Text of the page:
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Fat in the Wrong Place

Reverse Study offers new option for NASH liver disease

Among our five most vital organs, the liver is the only organ that is regenerative. That’s the good news if you have liver disease and it is caught early.

Most people know excessive drinking can lead to liver disease, but it also occurs in people who don’t drink or drink in moderation. In America, estimates are that 80 to 100 million people have non-alcoholic fatty liver disease – NAFLD. This condition can progress to a more severe form of the disease called NASH – nonalcoholic steatohepatitis. The majority of patients with NAFLD have simple steatosis – fat infiltration of the liver – but up to 30 percent of patients may have NASH.

NASH is called “silent liver disease” because most patients can live with the condition for several years with few or no symptoms. However, as a progressive disease, up to 25 percent of people with NASH may have cirrhosis.

Who is at risk for NASH?

People who are obese, have uncontrolled cholesterol levels, and have Type 2 Diabetes Mellitus, insulin resistance or pre-diabetes are at greater risk of developing NASH. A diet high in sugar – both sucrose and high fructose corn syrup – is also a risk factor. The disease occurs more frequently in middle age adults. Before becoming symptomatic, NASH is usually detected through blood work with liver enzymes or imaging studies which reveal fat in the liver.

How does it cause liver damage?

Over accumulation of fat in the liver disrupts the structure of the tissue by causing inflammation and the liver cells to balloon in size and shape. Over time, if left untreated, scarring will accumulate leading the patient to experience symptoms due to liver injury such as jaundice of the skin or eyes, itchy skin, swollen abdomen, abdominal pain, fatigue, dark urine, pale colored bowel movements, bloody stool and loss of appetite. The scarring can progress from steatohepatitis and liver fibrosis to cirrhosis. Even with cirrhosis, the liver will try to heal itself, but it becomes less effective at doing so the more scar tissue there is.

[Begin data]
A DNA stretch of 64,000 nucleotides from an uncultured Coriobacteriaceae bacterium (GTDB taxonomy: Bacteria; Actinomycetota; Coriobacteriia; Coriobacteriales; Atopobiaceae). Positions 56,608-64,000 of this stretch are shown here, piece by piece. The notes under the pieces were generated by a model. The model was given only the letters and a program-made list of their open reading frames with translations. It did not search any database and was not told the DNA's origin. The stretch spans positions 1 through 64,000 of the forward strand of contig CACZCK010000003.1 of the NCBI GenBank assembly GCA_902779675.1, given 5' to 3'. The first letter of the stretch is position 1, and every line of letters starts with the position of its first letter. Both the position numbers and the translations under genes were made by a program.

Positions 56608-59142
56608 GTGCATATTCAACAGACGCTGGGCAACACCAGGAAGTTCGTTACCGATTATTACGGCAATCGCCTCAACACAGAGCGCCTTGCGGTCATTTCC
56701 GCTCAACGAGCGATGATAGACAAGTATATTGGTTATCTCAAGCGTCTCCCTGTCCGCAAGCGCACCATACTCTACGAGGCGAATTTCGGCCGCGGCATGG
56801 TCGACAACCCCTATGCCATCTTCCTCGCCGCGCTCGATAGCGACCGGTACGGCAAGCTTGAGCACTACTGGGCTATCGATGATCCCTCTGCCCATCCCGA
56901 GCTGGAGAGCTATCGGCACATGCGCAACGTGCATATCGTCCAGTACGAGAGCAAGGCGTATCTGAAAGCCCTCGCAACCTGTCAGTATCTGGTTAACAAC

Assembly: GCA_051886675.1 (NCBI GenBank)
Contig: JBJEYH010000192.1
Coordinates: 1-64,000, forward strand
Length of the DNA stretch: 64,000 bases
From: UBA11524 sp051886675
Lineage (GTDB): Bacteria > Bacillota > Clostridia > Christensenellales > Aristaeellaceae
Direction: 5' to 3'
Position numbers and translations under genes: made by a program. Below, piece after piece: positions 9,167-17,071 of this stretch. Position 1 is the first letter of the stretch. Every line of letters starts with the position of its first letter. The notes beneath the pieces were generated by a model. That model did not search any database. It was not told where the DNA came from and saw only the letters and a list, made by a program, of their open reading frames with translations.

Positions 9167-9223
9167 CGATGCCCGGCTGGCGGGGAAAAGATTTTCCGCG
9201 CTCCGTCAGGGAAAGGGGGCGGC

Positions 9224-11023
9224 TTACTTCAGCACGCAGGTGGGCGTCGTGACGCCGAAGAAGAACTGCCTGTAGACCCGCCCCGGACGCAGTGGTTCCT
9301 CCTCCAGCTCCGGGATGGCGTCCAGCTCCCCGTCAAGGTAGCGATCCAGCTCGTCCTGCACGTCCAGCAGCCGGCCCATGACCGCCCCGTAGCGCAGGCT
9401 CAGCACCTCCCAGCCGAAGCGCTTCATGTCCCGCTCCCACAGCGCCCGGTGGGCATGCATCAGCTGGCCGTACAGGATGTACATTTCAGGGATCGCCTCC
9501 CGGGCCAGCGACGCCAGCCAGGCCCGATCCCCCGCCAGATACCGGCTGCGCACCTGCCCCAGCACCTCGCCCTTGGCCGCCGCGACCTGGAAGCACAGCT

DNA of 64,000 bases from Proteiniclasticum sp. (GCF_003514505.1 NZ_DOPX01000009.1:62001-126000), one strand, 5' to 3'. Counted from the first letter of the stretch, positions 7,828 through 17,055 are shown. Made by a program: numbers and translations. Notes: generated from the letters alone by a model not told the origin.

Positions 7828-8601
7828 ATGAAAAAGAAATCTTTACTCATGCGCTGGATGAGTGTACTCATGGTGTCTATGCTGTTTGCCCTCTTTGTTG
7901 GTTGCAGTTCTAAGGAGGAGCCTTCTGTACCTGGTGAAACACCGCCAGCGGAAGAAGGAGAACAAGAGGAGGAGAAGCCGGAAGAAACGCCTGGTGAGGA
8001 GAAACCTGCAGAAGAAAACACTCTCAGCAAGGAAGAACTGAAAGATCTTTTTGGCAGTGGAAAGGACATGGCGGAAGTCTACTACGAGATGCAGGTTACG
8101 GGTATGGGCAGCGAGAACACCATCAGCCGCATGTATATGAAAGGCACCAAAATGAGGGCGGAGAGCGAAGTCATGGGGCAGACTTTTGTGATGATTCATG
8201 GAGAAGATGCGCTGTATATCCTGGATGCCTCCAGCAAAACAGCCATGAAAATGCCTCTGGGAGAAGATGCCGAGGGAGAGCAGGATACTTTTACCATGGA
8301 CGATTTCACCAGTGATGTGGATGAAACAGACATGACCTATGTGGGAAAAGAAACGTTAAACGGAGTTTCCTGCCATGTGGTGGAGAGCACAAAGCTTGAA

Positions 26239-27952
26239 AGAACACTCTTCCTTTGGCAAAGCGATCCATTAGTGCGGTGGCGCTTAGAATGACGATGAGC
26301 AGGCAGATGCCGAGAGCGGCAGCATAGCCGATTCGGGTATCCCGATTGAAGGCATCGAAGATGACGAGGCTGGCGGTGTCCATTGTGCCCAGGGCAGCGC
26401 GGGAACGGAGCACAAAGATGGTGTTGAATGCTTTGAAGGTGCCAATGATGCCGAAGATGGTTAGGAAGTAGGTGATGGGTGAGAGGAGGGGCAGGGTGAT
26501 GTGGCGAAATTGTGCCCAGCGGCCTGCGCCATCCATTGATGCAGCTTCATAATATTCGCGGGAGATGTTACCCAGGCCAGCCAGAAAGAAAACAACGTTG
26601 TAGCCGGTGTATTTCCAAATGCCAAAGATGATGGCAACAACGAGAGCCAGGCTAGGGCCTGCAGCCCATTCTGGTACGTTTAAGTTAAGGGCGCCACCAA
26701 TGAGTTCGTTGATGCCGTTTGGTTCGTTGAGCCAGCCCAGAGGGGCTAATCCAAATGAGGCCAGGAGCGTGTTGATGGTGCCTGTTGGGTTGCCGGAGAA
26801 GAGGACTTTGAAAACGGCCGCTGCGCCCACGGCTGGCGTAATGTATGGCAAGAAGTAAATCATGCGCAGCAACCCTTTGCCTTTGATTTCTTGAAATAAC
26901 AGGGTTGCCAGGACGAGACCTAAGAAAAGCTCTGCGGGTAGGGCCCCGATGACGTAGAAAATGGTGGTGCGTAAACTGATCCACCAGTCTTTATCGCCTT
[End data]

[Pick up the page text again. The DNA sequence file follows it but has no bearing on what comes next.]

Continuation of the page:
What treatments are available?

Currently, there are no FDA-approved medications available to treat NASH. The condition is treated with lifestyle changes of less fat, reduced caloric intake and more exercise. If the level of liver injury worsens or the symptoms cannot be stabilized and lead to liver failure, the only options are surgery to remove a portion of the liver or liver transplantation.

What is the Reverse Study?

Palmtree Clinical Research in Palm Springs is seeking volunteers to take part in an exciting clinical trial to evaluate an investigational oral medication which may reverse cirrhosis due to NASH by reducing inflammation and scarring in the liver. The “reverse study” is currently open and is for those with NASH/cirrhosis. A second trial will soon be enrolling NASH patients without cirrhosis. Participants will receive study-related care at no cost, compensation per visit and satisfaction in helping to advance medicine for people with NASH.

Contact Palmtree Clinical Research at (760) 778.7799 or www.palmtreeclinical.com to see if you qualify for this study.

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